What an amazingly colorful fall we’ve been having! Beautiful leaves everywhere… trees and shrubs in bright, bold yellows and rich dark reds. No wonder a lot of people say this is their favorite time of year in Colorado!
But what should we do with all of those leaves once they’ve fallen? Begin by thinking of leaves as a resource. There are plenty of ways to put them to good use so they aren’t just dumped into a garbage bag and sent to the landfill.
Don’t rake ’em up. Mow ’em!
One of the easiest ways to deal with leaves on your lawn is to put them to work feeding the soil. A thick layer of leaves can pack down and smother your grass. That doesn’t mean you have to rake them up.
Before they’re weighed down and soggy with snow, just mow the leaves! Even if it takes a couple of passes with the mower, well-shredded leaves are a great way and an easy way to feed the microorganisms that feed your soil that feeds your grass. It’s a beautiful circle.
Or put the leaves to work in your garden beds…
Now is the purr-fect time to add organic matter to our empty garden beds. Fully-decomposed compost can be added in the spring, but materials that haven’t decomposed, like our autumn leaves, are best added now. That will give them several months to decay so they’re completely broken down and don’t “rob” nutrients from our plants when we start a new garden next spring.
Dig or till two to three inches of leaves into the top layer of soil. But thin twice before you add more! Many years ago, I made the mistake of putting a good six inches of leaves on my veggie garden. The following season, nothing grew! Definitely too much of a good thing!
Once you’ve worked in the leaves, don’t rake the bed too smooth. Leaving the soil somewhat rough will help give the decomposers plenty of oxygen to do their job when the weather is mild. It will also help your beds will dry out and be ready for planting sooner next year.
Fall is not the time for heavy pruning
Tidying up the garden in fall is one thing. Heavy pruning is something else altogether. A common fall maintenance question we hear at Tagawa Gardens is “when should I prune my roses?”
The answer: in the spring. A lot of perennials, including roses, store food energy in their stems. Heavy pruning now can rob them of valuable energy.
Unless a perennial has branches that are diseased or broken, wait until late winter or early spring to do any significant pruning. With roses, wait to prune even longer…. until the likelihood of frost has passed.
Perennials that look unruly can be trimmed back after a few hard freezes, once the cut stems show no signs of green wood. But lots of perennials like echinacea and ornamental grasses have “winter interest.” They look beautiful in the snow. Letting them stand through the winter can keep our landscapes from looking so bleak while we wait for spring to return.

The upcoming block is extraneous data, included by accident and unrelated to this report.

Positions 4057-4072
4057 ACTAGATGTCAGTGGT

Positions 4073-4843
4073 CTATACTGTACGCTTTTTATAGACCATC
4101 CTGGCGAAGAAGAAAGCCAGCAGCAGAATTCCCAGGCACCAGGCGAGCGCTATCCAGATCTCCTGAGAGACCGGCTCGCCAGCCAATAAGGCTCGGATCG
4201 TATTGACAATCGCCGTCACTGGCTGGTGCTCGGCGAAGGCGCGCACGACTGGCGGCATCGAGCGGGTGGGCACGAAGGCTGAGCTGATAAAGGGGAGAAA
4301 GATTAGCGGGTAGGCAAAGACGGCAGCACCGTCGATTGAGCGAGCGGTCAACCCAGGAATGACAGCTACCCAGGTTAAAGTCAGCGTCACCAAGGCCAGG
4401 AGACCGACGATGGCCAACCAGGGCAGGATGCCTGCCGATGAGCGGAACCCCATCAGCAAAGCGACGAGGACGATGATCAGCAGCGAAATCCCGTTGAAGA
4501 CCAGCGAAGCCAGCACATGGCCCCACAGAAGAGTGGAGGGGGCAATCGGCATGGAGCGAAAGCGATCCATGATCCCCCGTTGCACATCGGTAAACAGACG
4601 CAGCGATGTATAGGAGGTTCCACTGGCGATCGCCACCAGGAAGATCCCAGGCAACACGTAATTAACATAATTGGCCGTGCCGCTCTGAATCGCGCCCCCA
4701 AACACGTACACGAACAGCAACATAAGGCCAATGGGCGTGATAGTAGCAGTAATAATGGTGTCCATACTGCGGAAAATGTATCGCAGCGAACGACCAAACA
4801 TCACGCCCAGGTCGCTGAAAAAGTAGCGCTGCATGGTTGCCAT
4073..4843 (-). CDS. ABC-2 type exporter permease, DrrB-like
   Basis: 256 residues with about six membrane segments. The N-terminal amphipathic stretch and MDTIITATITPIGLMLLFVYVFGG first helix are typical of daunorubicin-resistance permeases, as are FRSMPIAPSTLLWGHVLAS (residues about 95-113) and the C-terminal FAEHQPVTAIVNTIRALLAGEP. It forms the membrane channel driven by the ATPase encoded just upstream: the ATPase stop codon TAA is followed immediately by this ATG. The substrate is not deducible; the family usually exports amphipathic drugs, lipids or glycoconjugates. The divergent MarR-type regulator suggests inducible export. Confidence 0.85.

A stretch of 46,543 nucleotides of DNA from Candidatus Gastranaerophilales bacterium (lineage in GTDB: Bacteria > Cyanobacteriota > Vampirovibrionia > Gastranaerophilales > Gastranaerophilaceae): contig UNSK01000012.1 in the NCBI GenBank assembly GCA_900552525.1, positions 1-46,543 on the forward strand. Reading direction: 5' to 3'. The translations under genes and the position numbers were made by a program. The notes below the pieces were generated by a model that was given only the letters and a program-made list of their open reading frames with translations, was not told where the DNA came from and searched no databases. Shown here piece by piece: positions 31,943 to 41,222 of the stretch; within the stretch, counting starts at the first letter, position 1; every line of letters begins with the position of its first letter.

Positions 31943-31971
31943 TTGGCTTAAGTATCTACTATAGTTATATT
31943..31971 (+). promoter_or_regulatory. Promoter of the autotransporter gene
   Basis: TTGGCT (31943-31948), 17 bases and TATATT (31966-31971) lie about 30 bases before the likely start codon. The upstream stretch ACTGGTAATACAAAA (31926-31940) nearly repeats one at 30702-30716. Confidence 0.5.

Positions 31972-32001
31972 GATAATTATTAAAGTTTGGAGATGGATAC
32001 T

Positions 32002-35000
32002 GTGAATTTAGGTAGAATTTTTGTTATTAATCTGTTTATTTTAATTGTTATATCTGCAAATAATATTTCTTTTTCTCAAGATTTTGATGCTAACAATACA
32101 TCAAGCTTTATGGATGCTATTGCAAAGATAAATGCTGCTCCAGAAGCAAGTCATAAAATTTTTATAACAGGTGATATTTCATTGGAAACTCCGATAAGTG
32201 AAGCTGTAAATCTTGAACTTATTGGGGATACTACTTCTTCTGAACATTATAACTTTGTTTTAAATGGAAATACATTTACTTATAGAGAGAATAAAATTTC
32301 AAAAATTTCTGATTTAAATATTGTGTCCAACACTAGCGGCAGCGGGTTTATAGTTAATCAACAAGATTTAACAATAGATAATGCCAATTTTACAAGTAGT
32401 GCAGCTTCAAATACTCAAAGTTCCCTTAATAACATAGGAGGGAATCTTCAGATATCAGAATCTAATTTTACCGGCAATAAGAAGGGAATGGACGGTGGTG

Our garden advisers at Dick’s Corner will be happy to answer specific pruning questions. We encourage you to snap a few pictures of your plants on your smart phone to help illustrate your situation.
Speaking of roses….
Now’s the time to get your rose collars ready. These plastic enclosures will help protect young or grafted roses from damaging cold this winter.
Collars should go on about Thanksgiving. By then, we’ll have had enough cold weather to fully push your roses into dormancy. Fill the collar with a loose mulch of small wood chips or pine needles. Use something that won’t pack down when it gets wet.
The mulch will insulate the roots of the rose and help keep the plant from coming out of dormancy too soon. The collars can be removed in early spring. That’s when the roses can be pruned, cutting away the winter-killed branches, back to green wood.
Some essential T.L.C. for young trees
Have a new tree that you’d hate to lose? One of the easiest fall chores on the to-do list can have an especially big payoff for an expensive asset. Simply take a few minutes to protect your young trees with special tree wrap.
The wrap isn’t there to keep the tree warm. Its job is to shade the bark of young or thin-barked trees. Our mid-winter afternoon sun can be warm enough to bring the tissue just under the bark out of dormancy. When that happens, the sap (usually on the south- and southwest sides of trees) will begin to stir. When the temperatures drop below freezing that night, the cells burst and the bark is permanently damaged. The condition is called “sunscald.”
Start wrapping at the base of the trunk, overlapping just a bit as you go. That will keep moisture from leaking down inside the paper. Keep wrapping until you reach the first branch, then secure the paper with strong tape.
The tree wrap should go on around Thanksgiving. You can remove it at about Easter.
The general rule of thumb is to wrap young trees, especially fruit trees, during their first three winter seasons. If you have any doubts about whether your young trees should be wrapped, bring your questions to Dick’s Corner. It’s an easy and inexpensive bit of fall maintenance that can go a long way toward protecting these valuable additions to our landscape.